Academic Suspension Recovery
Many who incur an academic suspension feel like they are the only one. You are not alone. It’s just that others are often not talking about it. The following are factors to consider if this happens to you.
- Don’t be too hard on yourself. Other factors such as finances and family difficulties can interfere. This does not mean you can’t be successful in college if you really want to pursue a degree.
- Consider whether it makes sense to appeal the suspension. While there is no guarantee the appeal will be granted, it does not hurt anything to try the appeal process.
- Turn the suspension into an opportunity to review and reframe your career goals. Find out what it would take to be successful in your chosen career and evaluate whether another career may be a better match for your interests. Job shadowing and information interviewing are great ways to get more information and to meet people in the field you are considering. Career Development & Community Engagement can provide more information on how to do this.
- Clarify that you are pursuing the degree you want. It is a lot easier to feel motivated if you really like the degree you are pursuing. Career Development & Community Engagement can help you to clarify this. If you find that you really don’t know what degree you want, but you know that a four-year degree will still make you marketable for many jobs, you might think about what would be the most efficient and practical track toward graduation. This can help you to avoid the Excess Hours Surcharge that universities are required to impose if a student exceeds taking a certain number of overall credit hours. Ask your advisor about which Interdisciplinary Studies degree could be attained most efficiently when they look at which fields you have taken most of your classes in. Ask about a General Studies degree.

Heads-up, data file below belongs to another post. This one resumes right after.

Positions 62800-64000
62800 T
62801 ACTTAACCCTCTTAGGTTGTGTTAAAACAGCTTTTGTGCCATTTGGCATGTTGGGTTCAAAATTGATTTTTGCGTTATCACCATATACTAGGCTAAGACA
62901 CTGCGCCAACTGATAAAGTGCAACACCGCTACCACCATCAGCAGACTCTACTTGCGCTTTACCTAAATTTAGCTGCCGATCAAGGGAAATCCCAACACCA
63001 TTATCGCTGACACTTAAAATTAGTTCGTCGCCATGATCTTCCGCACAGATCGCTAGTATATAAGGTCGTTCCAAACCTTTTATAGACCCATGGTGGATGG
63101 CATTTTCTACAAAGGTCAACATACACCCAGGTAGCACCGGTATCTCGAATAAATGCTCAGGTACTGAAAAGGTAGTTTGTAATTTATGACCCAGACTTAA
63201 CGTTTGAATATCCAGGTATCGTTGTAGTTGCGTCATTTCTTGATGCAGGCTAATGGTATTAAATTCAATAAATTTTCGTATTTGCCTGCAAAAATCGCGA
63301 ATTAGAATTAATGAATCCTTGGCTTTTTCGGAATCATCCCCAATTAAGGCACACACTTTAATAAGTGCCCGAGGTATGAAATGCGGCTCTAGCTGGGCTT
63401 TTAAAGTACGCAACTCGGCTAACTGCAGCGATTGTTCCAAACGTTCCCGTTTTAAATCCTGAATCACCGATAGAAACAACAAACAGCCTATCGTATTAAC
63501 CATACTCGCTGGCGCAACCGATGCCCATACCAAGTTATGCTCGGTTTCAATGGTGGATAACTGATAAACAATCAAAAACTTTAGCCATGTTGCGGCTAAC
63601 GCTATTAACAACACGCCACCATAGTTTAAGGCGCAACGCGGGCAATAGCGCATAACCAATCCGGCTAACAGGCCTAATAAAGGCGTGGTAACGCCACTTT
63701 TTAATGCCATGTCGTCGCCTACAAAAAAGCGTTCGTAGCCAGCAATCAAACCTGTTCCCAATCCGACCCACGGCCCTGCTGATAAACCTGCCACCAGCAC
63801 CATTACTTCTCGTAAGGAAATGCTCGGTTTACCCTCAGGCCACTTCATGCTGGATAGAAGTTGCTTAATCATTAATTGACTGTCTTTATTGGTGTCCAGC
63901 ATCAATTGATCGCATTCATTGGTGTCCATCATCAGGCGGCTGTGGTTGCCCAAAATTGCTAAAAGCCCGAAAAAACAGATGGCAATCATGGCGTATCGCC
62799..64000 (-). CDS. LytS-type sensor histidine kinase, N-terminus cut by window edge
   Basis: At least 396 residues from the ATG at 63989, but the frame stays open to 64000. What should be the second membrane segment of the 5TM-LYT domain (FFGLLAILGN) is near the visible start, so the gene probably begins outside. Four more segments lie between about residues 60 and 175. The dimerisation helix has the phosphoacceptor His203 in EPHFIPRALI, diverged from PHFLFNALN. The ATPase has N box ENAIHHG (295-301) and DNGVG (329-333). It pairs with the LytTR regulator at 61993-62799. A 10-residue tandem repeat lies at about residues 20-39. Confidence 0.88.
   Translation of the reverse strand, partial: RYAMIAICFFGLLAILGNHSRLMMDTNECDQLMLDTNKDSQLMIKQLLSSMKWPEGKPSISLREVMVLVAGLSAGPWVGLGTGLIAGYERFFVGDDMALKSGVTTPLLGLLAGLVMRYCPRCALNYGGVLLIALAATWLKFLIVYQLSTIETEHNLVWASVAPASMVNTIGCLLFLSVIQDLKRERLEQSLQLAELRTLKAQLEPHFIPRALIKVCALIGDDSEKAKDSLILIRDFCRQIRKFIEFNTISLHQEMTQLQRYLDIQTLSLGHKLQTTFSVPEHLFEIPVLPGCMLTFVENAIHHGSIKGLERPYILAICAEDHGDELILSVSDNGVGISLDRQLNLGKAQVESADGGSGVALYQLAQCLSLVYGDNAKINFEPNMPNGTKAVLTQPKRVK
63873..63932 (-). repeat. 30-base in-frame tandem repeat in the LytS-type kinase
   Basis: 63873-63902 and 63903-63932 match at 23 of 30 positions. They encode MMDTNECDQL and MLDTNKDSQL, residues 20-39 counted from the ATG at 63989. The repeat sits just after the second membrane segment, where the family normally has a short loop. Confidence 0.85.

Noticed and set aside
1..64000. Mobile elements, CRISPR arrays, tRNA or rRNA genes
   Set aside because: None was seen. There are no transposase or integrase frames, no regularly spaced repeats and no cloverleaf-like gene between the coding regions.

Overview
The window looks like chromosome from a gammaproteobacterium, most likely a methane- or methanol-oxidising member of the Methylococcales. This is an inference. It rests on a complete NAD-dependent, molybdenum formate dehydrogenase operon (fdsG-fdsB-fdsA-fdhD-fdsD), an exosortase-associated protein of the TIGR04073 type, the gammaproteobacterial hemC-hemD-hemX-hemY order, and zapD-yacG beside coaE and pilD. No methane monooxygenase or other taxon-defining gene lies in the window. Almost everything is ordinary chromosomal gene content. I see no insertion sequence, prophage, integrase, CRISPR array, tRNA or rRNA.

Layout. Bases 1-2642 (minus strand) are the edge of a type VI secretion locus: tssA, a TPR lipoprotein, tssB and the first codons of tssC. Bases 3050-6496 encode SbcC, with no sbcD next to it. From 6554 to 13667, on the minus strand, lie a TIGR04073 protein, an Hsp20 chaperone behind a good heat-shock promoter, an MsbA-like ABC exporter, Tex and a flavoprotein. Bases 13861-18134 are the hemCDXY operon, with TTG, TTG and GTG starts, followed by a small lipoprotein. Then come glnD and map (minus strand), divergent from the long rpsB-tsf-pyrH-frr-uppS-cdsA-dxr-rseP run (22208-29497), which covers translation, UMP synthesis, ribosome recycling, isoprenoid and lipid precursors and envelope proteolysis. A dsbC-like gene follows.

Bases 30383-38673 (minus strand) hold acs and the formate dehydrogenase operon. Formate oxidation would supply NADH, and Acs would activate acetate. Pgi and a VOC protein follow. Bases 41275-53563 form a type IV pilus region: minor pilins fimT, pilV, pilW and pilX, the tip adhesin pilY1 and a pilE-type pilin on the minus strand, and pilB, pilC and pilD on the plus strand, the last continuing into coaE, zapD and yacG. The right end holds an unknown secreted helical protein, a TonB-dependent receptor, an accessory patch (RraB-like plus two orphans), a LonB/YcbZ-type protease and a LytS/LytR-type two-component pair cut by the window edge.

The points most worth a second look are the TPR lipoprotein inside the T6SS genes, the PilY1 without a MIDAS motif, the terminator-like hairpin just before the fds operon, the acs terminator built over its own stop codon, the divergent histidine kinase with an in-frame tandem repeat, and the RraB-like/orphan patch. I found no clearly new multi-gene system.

- If you determine that the traditional college route is what you really want, then take steps to increase your success for when you return to UWF. Take a class or two at a community college or state college and work on changing any factors that were getting in your way from being academically successful before. You can investigate the Associate of Arts (AA) forgiveness program. While rules can change and you always need to check with your advisors, this may help you to get back into a traditional 4-year Florida college and may mean that you would start with a new grade point average when you return.
- Plan what will be different when you return to UWF. This may mean spending time with a different group of people who will be more encouraging of you spending time studying. Plan to use the resources that UWF provides for you, such as the The UWF Writing Lab, Math Lab, Success Coaching, Mentoring, Advising, Counseling, and Career Coaching. Meet with professors when you need to. Form study groups with other students so that you can all motivate each other. Set limits with others so that you can study 2 or 3 hours per week for every hour that you are in class. Study more than that if you need to.
- Finally, be kind to yourself. Many successful people in this world had difficulties in college at some point in their lives. Many successful people attained their training through other avenues than the traditional four-year degree. Many people recover from academic set-backs and go on to earn their 4-year degree. Careers are not “one size fits all.” You are your own unique person and this is your time to find the path that will allow you to use the gifts you have to offer this world. They may be gifts you don’t even know yet that you possess. Take this time to explore and appreciate your talents.